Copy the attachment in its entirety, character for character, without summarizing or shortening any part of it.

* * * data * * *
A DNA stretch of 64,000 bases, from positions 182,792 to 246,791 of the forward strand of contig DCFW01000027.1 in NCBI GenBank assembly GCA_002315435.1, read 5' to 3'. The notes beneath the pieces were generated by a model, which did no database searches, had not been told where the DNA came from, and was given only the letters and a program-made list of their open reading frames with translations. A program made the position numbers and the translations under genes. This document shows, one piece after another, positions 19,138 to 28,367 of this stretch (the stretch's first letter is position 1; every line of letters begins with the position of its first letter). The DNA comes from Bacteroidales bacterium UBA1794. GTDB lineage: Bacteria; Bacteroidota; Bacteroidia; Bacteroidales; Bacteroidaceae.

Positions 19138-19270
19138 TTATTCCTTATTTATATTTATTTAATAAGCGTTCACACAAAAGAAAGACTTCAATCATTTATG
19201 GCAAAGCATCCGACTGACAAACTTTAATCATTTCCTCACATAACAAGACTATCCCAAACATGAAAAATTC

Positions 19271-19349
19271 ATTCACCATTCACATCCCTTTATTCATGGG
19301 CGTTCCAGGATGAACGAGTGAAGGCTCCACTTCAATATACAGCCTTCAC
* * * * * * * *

A DNA stretch of 64,000 bases, from positions 182,792 to 246,791 of the forward strand of contig DCFW01000027.1 in NCBI GenBank assembly GCA_002315435.1, read 5' to 3'. The notes beneath the pieces were generated by a model, which did no database searches, had not been told where the DNA came from, and was given only the letters and a program-made list of their open reading frames with translations. A program made the position numbers and the translations under genes. This document shows, one piece after another, positions 19,138 to 28,367 of this stretch (the stretch's first letter is position 1; every line of letters begins with the position of its first letter). The DNA comes from Bacteroidales bacterium UBA1794. GTDB lineage: Bacteria; Bacteroidota; Bacteroidia; Bacteroidales; Bacteroidaceae.

Positions 19138-19270
19138 TTATTCCTTATTTATATTTATTTAATAAGCGTTCACACAAAAGAAAGACTTCAATCATTTATG
19201 GCAAAGCATCCGACTGACAAACTTTAATCATTTCCTCACATAACAAGACTATCCCAAACATGAAAAATTC

Positions 19271-19349
19271 ATTCACCATTCACATCCCTTTATTCATGGG
19301 CGTTCCAGGATGAACGAGTGAAGGCTCCACTTCAATATACAGCCTTCAC